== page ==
This week “Dispatch” columnist Holly Bennett is on the road in Germany to cover Challenge Roth. Watch for extended online coverage from our roving correspondent throughout the week.
At the generous invitation of the Challenge events family, I’ve just arrived in Roth, a small village in Bavaria in Germany, to spend a week reporting on the goings on at the Challenge Roth triathlon, the European Long Distance Championship. Yes, Roth is that race. The one every iron-distance triathlete raves about. They’ve either raced Roth or they long to, having heard talk of Solarer Berg, the legendary hill climb where spectators pack the bike course 10 or more deep, a tunnel of cheering humans to rival the Tour de France. It’s the race where Chrissie Wellington set multiple triathlon world records, most recently in 2011 when she smashed her own prior best time, going 8:18:13. The same day, Andreas Raelert reset the men’s world record bar with a time of 7:41:33.
But top pros, fast times and fantastic crowds are only part of the appeal of Roth. There’s also a flurry of race week activities, including Thursday night’s Erdinger Urweisse Party, where race VIPs and pro athletes dress in traditional lederhosen and dirndls, often oddly paired with their running shoes. On Friday night following the Carbo Party, a live band plays in the town center. And on Saturday there’s the Fire Show, a demonstration of firefighting abilities put on by several of the 100 firefighters that gather from around the globe to contest the World Championship of Firefighters on race day. That all happens before a single athlete hits the start line. Roth also hosts a finish line celebration and a Volunteer’s Party that are not to be missed.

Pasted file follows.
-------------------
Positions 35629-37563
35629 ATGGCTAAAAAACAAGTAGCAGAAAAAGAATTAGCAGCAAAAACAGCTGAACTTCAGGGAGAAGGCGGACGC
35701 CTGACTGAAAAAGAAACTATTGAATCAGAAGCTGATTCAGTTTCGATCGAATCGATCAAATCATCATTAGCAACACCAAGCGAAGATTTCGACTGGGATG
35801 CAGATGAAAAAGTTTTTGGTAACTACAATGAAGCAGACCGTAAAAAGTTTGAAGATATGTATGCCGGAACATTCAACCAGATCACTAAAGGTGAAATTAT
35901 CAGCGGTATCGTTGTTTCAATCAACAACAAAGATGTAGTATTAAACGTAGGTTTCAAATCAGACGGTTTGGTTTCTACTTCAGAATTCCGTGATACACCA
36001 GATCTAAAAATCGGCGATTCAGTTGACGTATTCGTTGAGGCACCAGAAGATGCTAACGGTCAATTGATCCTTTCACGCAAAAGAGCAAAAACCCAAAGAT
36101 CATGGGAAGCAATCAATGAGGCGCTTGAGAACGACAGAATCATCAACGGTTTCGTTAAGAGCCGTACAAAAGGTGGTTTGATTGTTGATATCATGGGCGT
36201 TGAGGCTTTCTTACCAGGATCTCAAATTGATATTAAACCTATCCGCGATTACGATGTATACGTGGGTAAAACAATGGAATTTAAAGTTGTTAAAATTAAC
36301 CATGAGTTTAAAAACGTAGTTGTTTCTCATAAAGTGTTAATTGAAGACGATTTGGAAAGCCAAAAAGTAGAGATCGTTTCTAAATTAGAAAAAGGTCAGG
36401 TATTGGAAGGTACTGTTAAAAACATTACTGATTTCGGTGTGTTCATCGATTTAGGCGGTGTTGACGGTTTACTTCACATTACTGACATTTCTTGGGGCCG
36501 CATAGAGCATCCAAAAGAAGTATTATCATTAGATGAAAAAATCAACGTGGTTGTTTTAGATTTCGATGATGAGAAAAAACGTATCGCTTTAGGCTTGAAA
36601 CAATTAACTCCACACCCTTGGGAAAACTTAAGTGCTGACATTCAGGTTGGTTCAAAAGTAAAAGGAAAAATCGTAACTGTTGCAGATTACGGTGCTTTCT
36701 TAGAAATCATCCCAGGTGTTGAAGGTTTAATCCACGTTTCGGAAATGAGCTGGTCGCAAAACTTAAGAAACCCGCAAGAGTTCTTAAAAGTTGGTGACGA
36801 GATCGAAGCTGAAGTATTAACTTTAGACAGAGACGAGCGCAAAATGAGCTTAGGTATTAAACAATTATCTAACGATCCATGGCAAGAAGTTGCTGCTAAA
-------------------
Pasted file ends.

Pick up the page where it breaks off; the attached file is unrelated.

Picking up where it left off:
The expo and the race week action – including the professional athlete press conference – kick off in full force tomorrow (Thursday). Today I focused on recovering from the long flight and familiarizing myself with my surroundings. Just half a block down the road from my homestay the pavement turns to a dirt path leading into the woods. The signage calls this area Wasserweg, a Nordic walking park. I enjoyed a short run on what seemed an endless array of trails, being careful to recall each turn, as one could easily get lost amid the thickly forested area. I felt a bit like the lead characters in Hansel and Gretel, yet rather than an evil hag awaiting me in the woods, there was a wondrous breakfast laid out by my host family once I made my way home.
Next up I borrowed a bike – a funky old 3-speed town cruiser variety – to tour the village and capture some images of its charm. Indeed, Roth looks exactly like the photos I’ve often seen, with cobblestone streets, European cottage-style architecture and even an ancient castle. This 14th-century town’s quaintness belies the triathlon explosion that is soon to take place here, but something tells me that Roth’s 25,000 inhabitants are more than ready to host an event of epic proportions. The excitement in the air is obvious, and despite only understanding a few words of German it’s clear that everyone embraces a welcoming attitude toward their triathlon guests.
Later today I’ll head to the local pool to swim and to check out its stainless steel bottom. Rumor has it that on a sunny day you can see your reflection as you swim and thus gain a great visual of your stroke. Rumor also has it that the locker room is co-ed, as Germans are not a particularly modest bunch. I’ll be sure to report back on all of this, though those photos will be limited to outside of the changing area!